Other weapons from Indonesia include the parang, golok, kerambit, rencong, celurit, klewang, kujang, and badik.


Javanese Naga (dragon), Kasongan terracotta art, Yogyakarta

Pottery was developed in Indonesia as early as 400 BCE in Buni culture in coastal West Java, which produced peculiar pottery with incised, geometrical decorations. It was the first Indian rouletted wares recorded from Southeast Asia.[11] Clay potteries were later developed with evidence found in Anyer to Cirebon. Artefacts such as food and drink containers, dated from 400 BC to AD 100 have been found, mostly as burial gifts.[12]

Circa 13th to 15th century, the Majapahit kingdom developed its terracotta art. Numerous clay and terracotta artefacts have been discovered, especially from Trowulan, Majapahit's former royal capital. Artefacts include figurines, heads figures including male head figure which speculated was the portrayal of Gajah Mada, animal figures, among others, are the famous Majapahit piggy bank, various containers, kendi water containers with peculiar breast-like spout, bas reliefs, floor and roof tiles, to pipe and architectural ornaments. So far no kiln has been found, which suggests that most of the objects are relatively low fired.[13]

The Majapahit terracotta art probably influenced and was preserved in the Kasongan terracotta art, found in Bantul Regency near Yogyakarta and the one in Bali. Kasongan terracotta is well known for its earthenwares, vases and jars, earthen cooking wares, teapot and cups set, human and animal figurines, such as horses and elephants, also rooster piggy bank. Similar earthenware terracotta art also developed in Plered area, near Purwakarta in West Java.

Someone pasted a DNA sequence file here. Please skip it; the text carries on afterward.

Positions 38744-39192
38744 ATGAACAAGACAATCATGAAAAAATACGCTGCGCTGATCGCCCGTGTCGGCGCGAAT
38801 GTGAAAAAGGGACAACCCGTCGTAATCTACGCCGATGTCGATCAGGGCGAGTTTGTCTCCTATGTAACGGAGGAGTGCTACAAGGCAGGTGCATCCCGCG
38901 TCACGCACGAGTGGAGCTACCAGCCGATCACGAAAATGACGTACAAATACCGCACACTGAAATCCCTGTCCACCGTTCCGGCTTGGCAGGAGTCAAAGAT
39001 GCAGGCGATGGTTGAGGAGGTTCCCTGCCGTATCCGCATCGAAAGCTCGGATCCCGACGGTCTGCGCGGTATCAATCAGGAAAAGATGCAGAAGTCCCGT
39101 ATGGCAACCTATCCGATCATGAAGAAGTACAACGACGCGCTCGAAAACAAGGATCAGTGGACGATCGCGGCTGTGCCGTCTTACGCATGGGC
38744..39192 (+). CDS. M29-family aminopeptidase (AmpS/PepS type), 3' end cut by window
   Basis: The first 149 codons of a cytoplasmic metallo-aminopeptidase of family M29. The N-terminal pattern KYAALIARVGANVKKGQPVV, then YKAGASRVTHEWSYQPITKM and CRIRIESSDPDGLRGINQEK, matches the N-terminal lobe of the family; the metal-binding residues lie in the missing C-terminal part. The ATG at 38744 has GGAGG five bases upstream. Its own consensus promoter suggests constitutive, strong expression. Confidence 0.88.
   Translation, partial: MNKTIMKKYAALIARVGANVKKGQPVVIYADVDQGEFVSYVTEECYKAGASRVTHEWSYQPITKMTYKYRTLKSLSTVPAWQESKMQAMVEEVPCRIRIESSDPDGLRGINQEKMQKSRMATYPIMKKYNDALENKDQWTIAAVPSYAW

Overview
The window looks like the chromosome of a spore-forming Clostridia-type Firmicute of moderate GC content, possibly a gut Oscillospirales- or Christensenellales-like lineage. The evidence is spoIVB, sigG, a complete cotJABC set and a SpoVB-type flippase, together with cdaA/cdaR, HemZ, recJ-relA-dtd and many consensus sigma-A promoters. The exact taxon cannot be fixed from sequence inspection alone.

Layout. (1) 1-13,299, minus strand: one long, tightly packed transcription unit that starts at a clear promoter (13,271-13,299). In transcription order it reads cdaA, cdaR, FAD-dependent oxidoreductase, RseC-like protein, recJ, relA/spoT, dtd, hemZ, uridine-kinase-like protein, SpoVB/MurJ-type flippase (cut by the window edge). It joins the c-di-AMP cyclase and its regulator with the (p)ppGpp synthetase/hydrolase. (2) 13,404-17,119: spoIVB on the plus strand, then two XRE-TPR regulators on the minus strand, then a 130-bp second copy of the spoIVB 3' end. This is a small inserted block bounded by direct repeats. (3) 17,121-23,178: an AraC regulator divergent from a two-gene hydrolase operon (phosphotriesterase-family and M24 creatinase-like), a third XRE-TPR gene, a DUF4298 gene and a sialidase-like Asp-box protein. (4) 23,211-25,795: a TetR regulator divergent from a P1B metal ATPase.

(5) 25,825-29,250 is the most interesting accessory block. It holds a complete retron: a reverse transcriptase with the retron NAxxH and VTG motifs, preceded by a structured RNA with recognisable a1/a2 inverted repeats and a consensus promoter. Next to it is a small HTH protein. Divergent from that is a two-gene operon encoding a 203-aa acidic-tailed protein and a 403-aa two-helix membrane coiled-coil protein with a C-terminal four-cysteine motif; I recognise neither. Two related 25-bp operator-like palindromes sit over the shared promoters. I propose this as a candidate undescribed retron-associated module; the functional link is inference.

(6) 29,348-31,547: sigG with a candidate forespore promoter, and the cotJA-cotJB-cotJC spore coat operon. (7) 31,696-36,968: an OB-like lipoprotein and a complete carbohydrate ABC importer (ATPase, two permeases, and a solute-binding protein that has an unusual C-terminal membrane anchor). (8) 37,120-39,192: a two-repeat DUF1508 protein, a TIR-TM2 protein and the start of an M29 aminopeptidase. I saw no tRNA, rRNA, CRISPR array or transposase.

Rumah gadang, a Minangkabau vernacular house with curved horn-shaped roof

The vernacular architecture of Indonesia is diverse and developed according to the traditions, history and influences exposure experienced by each culture or society. They are ranged from simple reeds structure of native Papuan, stilted wooden structure with a prominent roof of Tongkonan and Rumah Gadang, to elaborately carved palace of Java and temple compound of Bali.

Performing art

Indonesia has diverse dance traditions, the famous one is Balinese dance that includes body, hands and eyes movements.

Performing arts in Indonesia has its root in rituals and also serves as folks' entertainment. Notable Indonesian performing arts includes ritual dances, dance drama that retelling the ancient epics, legends and stories; also wayang, traditional shadow puppet show.